Sunday, June 30, 2013

Devils Backbone Vienna Lager

The other day, my lovely wife and son took me to the Melting Pot in RVa for one of my Birthday Dinners.  As always, Fondue was “Fundo” and we had a great time.Devil's Backbone Label

While there, I had a great opportunity to try another Virginia Beer, this time a Devils Backbone Brewing Company’s Vienna Lager.

Established in 2008 and based out of Roseland, VA – Devils Backbone has been making some noise in the Craft Brewing Arena – including Small Brewpub and Small Brewpub Brewer of the Year 2012 at the Great American Beer Festival.   How funny is it, that I leave CoMO (with Flat Branch a multi-medalist) to find another right in my backyard (so to speak).  This moving is turning out more and more positive.

For those unfamiliar with the style, you might be surprised that – while you might not recognize the name, you probably have drank a Vienna style lager in the past .  Vienna or amber lager was developed by brewer Anton Dreher in Vienna in 1841. Austrian brewers who emigrated to Mexico in the late 19th century took the style with them. Vienna lager is a reddish-brown or copper-colored beer with medium body and slight malt sweetness. Vienna lager is brewed using a three step decoction boiling process. Munich, Pilsner, Vienna toasted and dextrin malts are used, as well wheat in some cases. Subtle hops, crisp, with residual sweetness. The malt aroma and flavor may have a toasted character. Despite their name, Vienna lagers are generally uncommon in Europe today but can be found frequently in North America, where it is often called pre-Prohibition style amber lager (often shortened to "pre-Prohibition lager"), as the style was popular in pre-1919 America.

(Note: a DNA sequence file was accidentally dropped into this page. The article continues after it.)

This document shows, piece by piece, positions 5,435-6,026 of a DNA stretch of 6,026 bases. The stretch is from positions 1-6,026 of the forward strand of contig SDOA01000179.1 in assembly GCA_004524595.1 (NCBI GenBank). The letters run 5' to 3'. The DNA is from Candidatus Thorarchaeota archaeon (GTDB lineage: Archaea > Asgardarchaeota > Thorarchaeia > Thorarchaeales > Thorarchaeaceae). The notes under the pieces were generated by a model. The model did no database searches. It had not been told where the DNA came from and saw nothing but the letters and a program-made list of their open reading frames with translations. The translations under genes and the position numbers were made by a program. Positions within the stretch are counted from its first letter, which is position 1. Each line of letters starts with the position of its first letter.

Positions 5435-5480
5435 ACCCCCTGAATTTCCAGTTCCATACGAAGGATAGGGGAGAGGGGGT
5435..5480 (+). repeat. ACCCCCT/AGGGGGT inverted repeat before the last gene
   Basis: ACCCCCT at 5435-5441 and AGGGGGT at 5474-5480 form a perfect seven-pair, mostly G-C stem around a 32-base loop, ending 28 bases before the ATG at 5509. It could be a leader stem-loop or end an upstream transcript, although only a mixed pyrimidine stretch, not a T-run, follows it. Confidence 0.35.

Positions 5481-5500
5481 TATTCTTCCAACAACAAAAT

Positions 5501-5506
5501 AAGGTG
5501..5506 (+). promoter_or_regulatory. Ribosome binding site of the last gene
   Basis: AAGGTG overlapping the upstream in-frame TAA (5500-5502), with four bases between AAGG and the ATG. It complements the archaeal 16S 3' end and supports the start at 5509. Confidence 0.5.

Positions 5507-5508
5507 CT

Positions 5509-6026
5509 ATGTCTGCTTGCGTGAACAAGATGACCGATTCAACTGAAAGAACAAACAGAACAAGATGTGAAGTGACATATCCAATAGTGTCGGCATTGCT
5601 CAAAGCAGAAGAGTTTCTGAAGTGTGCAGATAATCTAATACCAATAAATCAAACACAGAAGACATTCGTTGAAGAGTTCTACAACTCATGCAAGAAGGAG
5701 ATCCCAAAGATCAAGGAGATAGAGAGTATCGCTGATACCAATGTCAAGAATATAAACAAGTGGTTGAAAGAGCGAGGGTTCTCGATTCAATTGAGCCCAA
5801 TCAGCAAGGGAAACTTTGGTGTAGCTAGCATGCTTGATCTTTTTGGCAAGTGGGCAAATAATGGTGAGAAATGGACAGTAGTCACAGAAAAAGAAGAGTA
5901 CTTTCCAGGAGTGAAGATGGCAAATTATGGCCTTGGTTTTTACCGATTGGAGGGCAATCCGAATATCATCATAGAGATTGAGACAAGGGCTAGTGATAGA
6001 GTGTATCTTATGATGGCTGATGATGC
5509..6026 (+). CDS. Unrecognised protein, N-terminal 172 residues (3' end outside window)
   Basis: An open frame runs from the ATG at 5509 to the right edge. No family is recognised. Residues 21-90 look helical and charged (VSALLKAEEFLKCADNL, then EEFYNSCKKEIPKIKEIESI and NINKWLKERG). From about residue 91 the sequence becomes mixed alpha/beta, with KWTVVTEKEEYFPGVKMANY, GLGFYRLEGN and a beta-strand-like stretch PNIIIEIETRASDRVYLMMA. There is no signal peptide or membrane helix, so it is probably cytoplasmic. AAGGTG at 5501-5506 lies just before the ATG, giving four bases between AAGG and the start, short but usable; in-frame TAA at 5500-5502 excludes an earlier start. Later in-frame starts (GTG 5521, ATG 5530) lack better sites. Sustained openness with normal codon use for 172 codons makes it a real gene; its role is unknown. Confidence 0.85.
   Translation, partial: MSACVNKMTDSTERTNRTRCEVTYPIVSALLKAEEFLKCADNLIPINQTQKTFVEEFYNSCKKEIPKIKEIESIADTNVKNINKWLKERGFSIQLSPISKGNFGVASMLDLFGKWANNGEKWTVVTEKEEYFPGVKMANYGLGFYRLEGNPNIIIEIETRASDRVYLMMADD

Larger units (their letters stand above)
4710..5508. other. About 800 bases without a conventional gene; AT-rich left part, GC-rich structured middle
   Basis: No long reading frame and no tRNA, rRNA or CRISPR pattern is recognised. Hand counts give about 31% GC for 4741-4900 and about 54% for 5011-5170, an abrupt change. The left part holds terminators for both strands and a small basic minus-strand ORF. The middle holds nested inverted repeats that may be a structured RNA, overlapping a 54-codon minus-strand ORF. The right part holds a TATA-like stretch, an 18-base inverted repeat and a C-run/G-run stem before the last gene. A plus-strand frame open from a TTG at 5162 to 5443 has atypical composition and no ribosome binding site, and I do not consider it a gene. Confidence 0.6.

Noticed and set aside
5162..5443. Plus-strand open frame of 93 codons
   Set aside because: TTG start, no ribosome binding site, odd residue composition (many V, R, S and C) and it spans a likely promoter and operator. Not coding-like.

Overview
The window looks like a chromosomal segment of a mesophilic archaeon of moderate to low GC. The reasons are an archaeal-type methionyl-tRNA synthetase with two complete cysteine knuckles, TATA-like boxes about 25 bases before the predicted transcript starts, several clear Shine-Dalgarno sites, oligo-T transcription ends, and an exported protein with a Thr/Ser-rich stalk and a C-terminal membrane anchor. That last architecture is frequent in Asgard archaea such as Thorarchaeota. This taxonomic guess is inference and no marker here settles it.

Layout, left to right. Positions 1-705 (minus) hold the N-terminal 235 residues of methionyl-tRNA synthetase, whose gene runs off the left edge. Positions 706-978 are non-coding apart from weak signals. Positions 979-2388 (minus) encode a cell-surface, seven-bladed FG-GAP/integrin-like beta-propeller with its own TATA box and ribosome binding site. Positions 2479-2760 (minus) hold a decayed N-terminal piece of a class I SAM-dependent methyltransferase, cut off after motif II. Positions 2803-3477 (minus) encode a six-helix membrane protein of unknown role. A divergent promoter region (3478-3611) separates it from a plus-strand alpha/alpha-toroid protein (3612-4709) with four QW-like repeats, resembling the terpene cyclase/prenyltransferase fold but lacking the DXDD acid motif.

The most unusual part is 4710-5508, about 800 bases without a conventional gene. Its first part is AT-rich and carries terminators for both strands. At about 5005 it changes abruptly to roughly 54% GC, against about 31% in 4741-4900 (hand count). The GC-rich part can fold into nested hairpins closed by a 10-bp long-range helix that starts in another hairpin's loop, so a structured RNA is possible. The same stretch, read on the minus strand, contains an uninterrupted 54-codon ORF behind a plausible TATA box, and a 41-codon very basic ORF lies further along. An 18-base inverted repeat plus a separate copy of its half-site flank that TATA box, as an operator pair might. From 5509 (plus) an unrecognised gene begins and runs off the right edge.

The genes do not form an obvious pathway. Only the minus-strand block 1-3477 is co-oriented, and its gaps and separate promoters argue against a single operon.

Dos Equis and Negra Modelo are notables from Mexico, meanwhile here in the US Yuengling (which I will be reviewing shortly) and Samuel Adams are the most famous in this type of beer.

Vienna Lager

Devil's Backbone Vienna Style Lager

  • Source – Bottle
  • Alcohol Content – 4.9%
  • Appearance- A dark gold/amber (almost Bronze) hue, clear in with moderate carbonation.  Asymmetrical bubbly light head, could have been due how cold the beer was served.  I let it breathe a little before I drank (thus the lack of head in the picture).
  • Nose -  A toasty aroma, with a hint of caramelized brown sugar.  I honestly thought of a bakery when I smelled it.
  • Taste – Bready, toasted grains and nuts- with mid-mouth caramel taste.  Well balanced (not overly hoppy) with a leaning towards malty.  Very Creamy mouthfeel with a crisp finish that brings out the citrus/hops.

Sadly, I was unable to try the beer “On Tap” and had to settle for a bottle – but I hope to rectify that soon, either with a Brewery Visit or at the Virginia Craft Brewers Fest.

Overall- After spending time drinking high end Hop-Bombs, this was an interesting change…heading back into the lagers and maltier beers.  Again, this is something that seems prevalent in Virginia (East Coast) breweries.  Not complaining by a long shot, just a change from what I am used to in the Mid-West. 

I rather enjoyed the sweet and malty taste – finding the beer very refreshing and a good accompaniment to our dinner.  The flavors were not overbearing and this is definitely a great beer to pair with delicate foods such as fish or lobster.  Just sitting typing, I wish I had a 6-pack and a bucket of mussels to enjoy on the porch – this beer stuck in my head that much.

Great beer that I WILL be buying to have in the beer fridge, and if Dave from 44 Stone is reading….you should run a keg if you can get it in MidMO.  This would compliment some of your more extreme offerings.

I give this beer a Solid 4 out of 5.  Well done.

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